Conference discusses protecting Indian created plants and other environmental issues

Pollution of tribal lands, global warming, and ancient seed preservation were a few of the topics covered by speakers at Bacone College in Oklahoma on Friday.

Deb Echo-Hawk, keeper of the seeds of the Pawnee Tribe’s Seed Preservation Project, explained how the Tribe was relocated from Nebraska and Kansas to Oklahoma but still brought their corn with them to continue their farming lifestyle.

In the last few years, the Pawnee Corn Preservation Project has been collecting as many different varieties of corn seed from that era as it can find.

The Tribe has already reclaimed nine varieties — including some that were found in museums, after being stored for more than 30 years.

Echo-Hawk told the audience the best thing about successfully growing the corn seeds they’ve recovered is finally getting to taste the Pawnee corn. “I’ve been working on this since the 70s,” Echo-Hawk said. “And I finally got to taste this corn. That’s what this story is about. We’re bringing it back.”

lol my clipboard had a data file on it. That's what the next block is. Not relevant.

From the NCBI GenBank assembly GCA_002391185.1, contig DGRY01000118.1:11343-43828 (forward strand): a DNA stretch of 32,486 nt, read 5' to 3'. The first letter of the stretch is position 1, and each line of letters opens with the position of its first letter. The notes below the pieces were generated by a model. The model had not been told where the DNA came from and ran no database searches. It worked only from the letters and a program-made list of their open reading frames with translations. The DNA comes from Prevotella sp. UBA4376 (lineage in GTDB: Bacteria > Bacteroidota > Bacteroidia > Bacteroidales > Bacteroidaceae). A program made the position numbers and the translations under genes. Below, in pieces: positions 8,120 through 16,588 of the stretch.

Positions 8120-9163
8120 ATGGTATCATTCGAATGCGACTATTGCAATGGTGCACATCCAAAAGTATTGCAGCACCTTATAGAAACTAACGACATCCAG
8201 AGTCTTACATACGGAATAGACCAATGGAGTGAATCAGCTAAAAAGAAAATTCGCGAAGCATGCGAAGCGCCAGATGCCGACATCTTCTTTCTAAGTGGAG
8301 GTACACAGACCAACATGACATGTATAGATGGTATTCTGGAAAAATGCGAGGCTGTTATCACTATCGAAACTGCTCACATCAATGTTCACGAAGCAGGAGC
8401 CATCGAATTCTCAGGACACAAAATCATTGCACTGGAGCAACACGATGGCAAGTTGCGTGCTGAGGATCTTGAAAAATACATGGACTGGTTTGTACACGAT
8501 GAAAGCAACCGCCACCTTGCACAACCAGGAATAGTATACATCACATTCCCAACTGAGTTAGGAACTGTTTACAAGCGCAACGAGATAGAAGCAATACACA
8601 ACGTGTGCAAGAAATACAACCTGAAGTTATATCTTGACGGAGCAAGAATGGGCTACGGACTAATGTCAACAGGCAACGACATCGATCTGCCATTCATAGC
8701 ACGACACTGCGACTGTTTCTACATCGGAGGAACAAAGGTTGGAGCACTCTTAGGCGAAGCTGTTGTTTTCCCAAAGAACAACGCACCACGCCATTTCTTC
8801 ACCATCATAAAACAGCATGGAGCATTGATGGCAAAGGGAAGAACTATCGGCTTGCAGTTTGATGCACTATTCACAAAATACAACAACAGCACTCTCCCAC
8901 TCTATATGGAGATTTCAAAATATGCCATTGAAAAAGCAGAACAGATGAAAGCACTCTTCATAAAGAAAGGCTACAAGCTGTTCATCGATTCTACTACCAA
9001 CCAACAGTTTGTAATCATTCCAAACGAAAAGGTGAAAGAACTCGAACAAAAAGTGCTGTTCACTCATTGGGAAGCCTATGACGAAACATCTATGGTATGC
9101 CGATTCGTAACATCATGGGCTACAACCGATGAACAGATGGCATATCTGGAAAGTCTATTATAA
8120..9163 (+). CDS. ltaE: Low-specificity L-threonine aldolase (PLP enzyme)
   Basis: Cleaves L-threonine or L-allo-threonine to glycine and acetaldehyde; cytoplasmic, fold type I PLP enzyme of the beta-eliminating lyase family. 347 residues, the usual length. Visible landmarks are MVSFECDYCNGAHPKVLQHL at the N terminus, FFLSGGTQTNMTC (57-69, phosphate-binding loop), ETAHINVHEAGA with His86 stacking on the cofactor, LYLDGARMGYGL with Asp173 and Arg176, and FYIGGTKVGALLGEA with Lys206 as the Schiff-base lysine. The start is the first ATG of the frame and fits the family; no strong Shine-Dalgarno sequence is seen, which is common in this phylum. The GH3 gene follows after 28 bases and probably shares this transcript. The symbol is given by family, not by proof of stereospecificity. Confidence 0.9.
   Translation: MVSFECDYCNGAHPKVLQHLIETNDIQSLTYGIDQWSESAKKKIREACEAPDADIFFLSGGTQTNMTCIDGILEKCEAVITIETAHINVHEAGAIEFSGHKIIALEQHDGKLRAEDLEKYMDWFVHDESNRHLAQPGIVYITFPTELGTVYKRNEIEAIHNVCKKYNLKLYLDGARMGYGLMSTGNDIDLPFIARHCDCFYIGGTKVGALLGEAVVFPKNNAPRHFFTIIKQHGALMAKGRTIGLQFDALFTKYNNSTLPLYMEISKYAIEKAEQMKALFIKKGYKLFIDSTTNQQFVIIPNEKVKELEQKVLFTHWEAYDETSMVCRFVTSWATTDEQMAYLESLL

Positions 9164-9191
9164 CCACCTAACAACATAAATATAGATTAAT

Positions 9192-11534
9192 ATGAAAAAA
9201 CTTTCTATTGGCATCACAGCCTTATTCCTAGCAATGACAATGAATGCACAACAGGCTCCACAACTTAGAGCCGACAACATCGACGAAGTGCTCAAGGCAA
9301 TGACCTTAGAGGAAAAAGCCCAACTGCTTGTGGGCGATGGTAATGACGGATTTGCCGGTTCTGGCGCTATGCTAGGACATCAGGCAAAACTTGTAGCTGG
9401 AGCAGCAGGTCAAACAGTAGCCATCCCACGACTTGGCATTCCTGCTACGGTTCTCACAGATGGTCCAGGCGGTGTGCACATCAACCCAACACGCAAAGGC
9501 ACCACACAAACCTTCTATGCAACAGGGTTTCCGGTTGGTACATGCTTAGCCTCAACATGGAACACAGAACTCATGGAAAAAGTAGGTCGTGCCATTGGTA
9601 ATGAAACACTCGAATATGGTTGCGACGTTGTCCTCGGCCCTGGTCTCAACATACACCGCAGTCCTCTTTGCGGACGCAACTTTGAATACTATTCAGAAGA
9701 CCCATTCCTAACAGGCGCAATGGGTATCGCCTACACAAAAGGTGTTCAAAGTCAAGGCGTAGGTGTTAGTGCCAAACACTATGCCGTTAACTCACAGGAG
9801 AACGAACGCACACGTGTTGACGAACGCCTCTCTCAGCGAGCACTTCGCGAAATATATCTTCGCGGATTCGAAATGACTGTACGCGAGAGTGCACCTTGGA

The keynote speaker of the day was Manuel Pino, Acoma Pueblo professor at Scottsdale Community College in Arizona, and he spoke about uranium mining in New Mexico.

Thomas Dardar, United Houma Nation principal chief, spoke on the recent Gulf Coast oil spill and how it impacted his tribe’s communities and fishing industries.

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